2010 promises to be a significant year for US immigration. A number of new bills and proposed legislation could change US immigration procedures for millions of immigrants seeking permanent resident status in this country as well as US citizenship. In early 2010, President Barack Obama addressed immigration in a general way during his State of the Union speech by saying: “we should continue the work of fixing our broken immigration system to secure our borders and enforce our laws and ensure that everyone who plays by the rules can contribute to our economy and enrich our nation.” However, immigrations experts and authorities disagree over the exact changes we can expect to US immigration laws and policies.
There are currently a few pieces of legislation or proposed legislation which could have an impact on immigration in 2010: The Dream Act, the L1 Visa Reform Bill and H1B Visa Reform Bill, and the Comprehensive Immigration Reform (CIR). The Dream Act, also known as the Development, Relief, and Education for Alien Minors (DREAM) Act of 2009 (HR1751), would amend the Immigration Reform and Immigrant Responsibility Act of 1996 if passed. The 1996 legislation did not allow immigrants without legal immigration status the right to higher education in many cases. If passed, the Dream Act would give states the power to offer higher education to immigrants without legal immigrant status, even if those immigrants did not meet state residency requirements. It also allows immigrants without legal status to be granted conditional permanent resident status in a number of specific circumstances.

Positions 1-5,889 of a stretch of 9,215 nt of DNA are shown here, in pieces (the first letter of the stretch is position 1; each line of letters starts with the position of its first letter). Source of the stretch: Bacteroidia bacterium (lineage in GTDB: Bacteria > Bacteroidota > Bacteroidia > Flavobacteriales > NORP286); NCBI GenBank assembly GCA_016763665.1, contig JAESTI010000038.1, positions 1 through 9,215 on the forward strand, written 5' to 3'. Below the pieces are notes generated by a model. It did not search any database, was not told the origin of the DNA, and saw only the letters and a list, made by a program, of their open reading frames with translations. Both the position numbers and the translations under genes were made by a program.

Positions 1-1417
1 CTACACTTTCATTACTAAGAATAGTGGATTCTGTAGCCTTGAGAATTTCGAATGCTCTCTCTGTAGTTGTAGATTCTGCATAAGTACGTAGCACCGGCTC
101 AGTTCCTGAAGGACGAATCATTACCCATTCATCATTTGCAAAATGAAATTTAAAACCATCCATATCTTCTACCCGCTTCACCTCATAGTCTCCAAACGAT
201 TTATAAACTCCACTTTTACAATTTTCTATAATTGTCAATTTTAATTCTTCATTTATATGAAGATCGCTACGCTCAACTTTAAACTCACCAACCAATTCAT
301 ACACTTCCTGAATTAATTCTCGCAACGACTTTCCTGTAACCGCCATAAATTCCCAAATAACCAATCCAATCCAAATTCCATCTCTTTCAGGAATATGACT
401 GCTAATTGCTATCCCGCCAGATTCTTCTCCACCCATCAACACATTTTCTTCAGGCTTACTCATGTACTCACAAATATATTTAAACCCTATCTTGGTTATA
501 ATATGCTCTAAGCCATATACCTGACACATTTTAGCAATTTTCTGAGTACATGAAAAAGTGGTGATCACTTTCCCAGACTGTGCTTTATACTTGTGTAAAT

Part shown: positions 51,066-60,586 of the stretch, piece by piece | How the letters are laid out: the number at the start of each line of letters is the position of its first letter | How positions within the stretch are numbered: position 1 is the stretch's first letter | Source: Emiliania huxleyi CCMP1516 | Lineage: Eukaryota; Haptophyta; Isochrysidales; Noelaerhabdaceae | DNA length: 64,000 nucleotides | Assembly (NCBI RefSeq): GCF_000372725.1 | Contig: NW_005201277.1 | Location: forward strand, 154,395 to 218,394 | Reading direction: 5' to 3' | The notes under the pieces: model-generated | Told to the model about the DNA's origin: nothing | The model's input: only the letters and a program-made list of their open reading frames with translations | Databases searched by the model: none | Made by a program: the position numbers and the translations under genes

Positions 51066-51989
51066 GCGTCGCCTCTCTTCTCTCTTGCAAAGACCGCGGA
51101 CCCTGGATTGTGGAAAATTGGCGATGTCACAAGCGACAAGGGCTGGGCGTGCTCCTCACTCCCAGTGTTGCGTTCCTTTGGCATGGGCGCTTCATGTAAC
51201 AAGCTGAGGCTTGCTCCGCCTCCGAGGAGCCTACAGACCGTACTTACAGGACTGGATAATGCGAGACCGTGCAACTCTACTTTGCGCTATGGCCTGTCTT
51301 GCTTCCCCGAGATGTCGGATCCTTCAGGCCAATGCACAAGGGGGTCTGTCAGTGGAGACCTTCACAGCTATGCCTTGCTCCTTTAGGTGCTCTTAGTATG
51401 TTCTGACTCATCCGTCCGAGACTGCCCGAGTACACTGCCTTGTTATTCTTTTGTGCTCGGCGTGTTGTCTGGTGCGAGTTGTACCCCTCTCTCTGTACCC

The H1B Visa Reform Bill and L1 Visa Reform bill (S. 887) is a reform of the controversial H1B program, which allows employers to secure special visas to immigrant workers. Under the H1B program, employers are allowed to hire foreign workers if equivalent US workers are not to be found. However, some employers abuse the program, hiring mostly H1B workers, making no attempts to find local workers, and posting ads looking for “H1B workers only.” If passed in 2010, the H1B Visa Reform Bill, sponsored by Senator Chuck Grassley and Senate Majority Leader Dick Durbin, would prohibit such abuses.
Comprehensive Immigration Reform (CIR) is represented in the Comprehensive Immigration Reform for America’s Security and Prosperity (CIR ASAP) Act of 2009 (HR 4321). This act, which has caused much debate, is sponsored by Rep. Louis Gutierrez, Solomon Ortiz, and dozens of Democratic representatives. If passed in 2010, the bill would offer legalization or amnesty for immigrants in the US who do not have legal immigrant status. Currently, estimates of the number of immigrants in the US without legal immigration status vary widely. Some experts estimate there are eight million illegal immigrants in the US while other experts estimate there are up to 30 million illegal immigrants in the country.
CIR has sparked tremendous debate and will likely continue to be controversial in 2010. Supporters of the bill claim that the bill makes it easier for employers to find qualified and affordable workers and ensures that entire families are not penalized because they arrive in the US without legal immigration status. Opponents of the bill allege that the legislation, if passed, will only encourage illegal immigration.